When Livingstone insulted the Evening Standard reporter selecting those terrible images, after being plainly told that his victim is Jewish, and with all the force of loathing for the reporter he could put out, he involved every Londoner in his abuse.
Livingstone should never have been nominated and it is the London Labour party's shame that he was. Clearly Labour activists are equally shameless, uncaring of what they associate with both in the past and today. Many of London's voters will be more fastidious in their choice.
Saturday, 4 August 2007
Plague was discovered to have set in this morning.
Ruin has been with us for some time for the UK government indulges in enron economics - off -balance liabilities, intertemporal transfers hiding true liabilities, understating contingent liabilities etc., and the wise check the accounts for sustainability, and watch United Kingdom credit rating by credit rating agencies, for an early warning - though probably too late to put things right. A decade of what Brown's been doing has Ruin staring the middle classes in the face.
Death has yet to put in an appearance, but give the Labour Leader time, at the current disaster-induction rate about another three weeks should bring Death.
Were it to rain frogs who could be surprised?
Thursday, 2 August 2007
The whole village is dying to tell who did it, a full scale game of fire,fire, ice,ice has been going on for days every time we speak to anyone. The reason no-one will say the name (because that in itself would be enough to generate a mini affront) is because of Revenge.
Revenge in Italy is an art form. It is extensive (hitting any known relative and sometimes relatives who are officially unknown, just for the added pleasure of Embarassment), it is inventive, (unforgettable the man who presented his wife with a dish of figs tastefully arranged around her lover's severed head), it is reverberating (there are repeated reassurances that the denunciation is part of a generalised denunciation to irritate other landowners altogether ), it is required.
The first and immediate action was to deal with the authorities. Italian authorities are slow to anger but once roused ... so the architect has been disturbed from the seaside, the lawyer is sweltering in Florence instead of sitting with his feet up in the hills, appropriate delicate discussions have taken place with a charming (armed) chief forester, the town hall has given an entirely off the record view of its view, and the tractor shed remains, tucked away displaying only its discreet wooden doors while the agricultural plan gains a clause or two and we pay 500 euros for il processo.
Required, though, really means what is to be done in revenge. The getting of things by 'raccomandazione' - jobs, contracts, permissions, connexion, standing, opens a broad field of fire. Allies are coming forward, kinship links reviewed, discreet gestures of support made, distaste at this treatment of the family (ours, not the institution) is being intimated by those families with ours for generations (in this kind of matter) as kindnesses and courtesies from decades back are acknowledged. There's no hurry - we'll get him.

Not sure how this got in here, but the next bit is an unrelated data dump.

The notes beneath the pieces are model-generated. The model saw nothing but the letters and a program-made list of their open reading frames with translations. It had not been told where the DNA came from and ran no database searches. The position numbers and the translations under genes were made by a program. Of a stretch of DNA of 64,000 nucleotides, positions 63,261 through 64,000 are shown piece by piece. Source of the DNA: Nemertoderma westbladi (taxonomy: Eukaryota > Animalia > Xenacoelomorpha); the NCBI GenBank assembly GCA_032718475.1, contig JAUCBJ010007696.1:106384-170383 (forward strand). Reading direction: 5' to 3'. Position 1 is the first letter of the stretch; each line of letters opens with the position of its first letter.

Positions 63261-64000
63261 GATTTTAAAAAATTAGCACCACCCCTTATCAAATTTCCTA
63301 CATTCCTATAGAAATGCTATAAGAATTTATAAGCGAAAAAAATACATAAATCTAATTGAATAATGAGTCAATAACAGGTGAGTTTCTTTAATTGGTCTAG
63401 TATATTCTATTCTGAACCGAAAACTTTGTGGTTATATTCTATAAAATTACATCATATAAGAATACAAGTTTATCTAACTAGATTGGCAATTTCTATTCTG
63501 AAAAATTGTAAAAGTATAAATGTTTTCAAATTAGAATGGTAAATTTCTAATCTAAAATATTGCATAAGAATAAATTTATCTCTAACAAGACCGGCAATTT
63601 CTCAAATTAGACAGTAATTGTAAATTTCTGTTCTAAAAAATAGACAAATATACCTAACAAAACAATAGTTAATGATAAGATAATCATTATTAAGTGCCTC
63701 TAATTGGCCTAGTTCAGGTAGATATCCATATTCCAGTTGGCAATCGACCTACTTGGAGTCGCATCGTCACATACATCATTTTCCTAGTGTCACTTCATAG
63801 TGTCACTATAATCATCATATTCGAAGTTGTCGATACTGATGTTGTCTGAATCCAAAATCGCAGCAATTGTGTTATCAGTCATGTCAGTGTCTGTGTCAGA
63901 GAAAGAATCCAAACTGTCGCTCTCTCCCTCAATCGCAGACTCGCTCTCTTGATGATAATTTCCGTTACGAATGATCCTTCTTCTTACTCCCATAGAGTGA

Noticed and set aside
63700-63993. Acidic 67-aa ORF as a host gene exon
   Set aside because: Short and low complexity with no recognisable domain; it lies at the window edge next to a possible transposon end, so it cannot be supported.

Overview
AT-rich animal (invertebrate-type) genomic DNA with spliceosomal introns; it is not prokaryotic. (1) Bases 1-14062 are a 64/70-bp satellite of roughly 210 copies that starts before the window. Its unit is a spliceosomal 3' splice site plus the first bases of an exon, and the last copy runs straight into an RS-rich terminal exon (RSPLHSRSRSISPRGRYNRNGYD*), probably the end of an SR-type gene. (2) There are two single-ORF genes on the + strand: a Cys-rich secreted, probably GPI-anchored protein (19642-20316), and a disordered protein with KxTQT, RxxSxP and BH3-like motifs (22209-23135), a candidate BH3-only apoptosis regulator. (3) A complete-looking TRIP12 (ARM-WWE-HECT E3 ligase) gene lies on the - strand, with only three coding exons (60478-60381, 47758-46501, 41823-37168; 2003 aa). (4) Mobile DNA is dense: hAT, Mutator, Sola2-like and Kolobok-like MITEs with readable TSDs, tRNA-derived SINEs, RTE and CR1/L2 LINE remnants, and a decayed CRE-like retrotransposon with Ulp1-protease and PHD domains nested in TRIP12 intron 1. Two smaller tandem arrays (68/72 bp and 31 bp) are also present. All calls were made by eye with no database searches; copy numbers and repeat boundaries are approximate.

After the Leader's speech to the United Nations on invading Darfur, here (courtesy of the Napoleon in Egypt blog), is:
Napoleon's Proclamation to his Troops - who did not yet know where they were going - on the nature of their mission :
TOULON, 10th May 1798
"Soldiers, you are one of the wings of the army of England.* You have fought on mountain and plain, and besieged forts; it remained for you to wage a maritime war.
"The Roman legions, which you have sometimes imitated but not yet equalled, fought against Carthage both by sea and on the plains of Zama. Victory never abandoned them because they were constantly brave, patient in the support of fatigue, well disciplined, and united.
"Soldiers, Europe has its eyes upon you.
"You have great destinies to fulfil, battles to fight, dangers to overcome. You will do more than you have yet accomplished for the prosperity of your country, for the happiness of mankind, and for your own glory.
"Sailors, infantry, cavalry, artillery, be united, and remember that on the day of battle you will stand in need of each other, &c. "
* The Revolutionary French named their armies for the intended object of conquest. The Army of England had been intended for a Channel crossing. Diverted to Egypt, it became the Army of the Orient.
Wednesday, 1 August 2007
"The formal transfer [of Denmark's responsibilities to the Iraqis and the British], takes place today (Tuesday) in Iraq," said Army Operational Command ."A small ceremony will be held with a parade in Basra ."
Defence Command Denmark stated two thirds of the battalion have already left the base and military equipment has been taken to Kuwait.
The Danish army is not revealing all troops' final departure date for security reasons "but everybody will have left Iraq and Kuwait within the next two to three weeks and will be back in Denmark again".
British troops are now in tented , surrounded enclaves, in temperatures at inferno levels, without competent air cover, and without allies in the whole of southern Iraq, except for guerilla-infiltrated Iraqui 'security' forces. They haven't even the luxury of 'a final departure date', that is too dangerous to those left temporarily behind to cover the retreat, to be announced; they haven't even been left the Danish military equipment.
Whose army is Labour's leader sending to Darfur?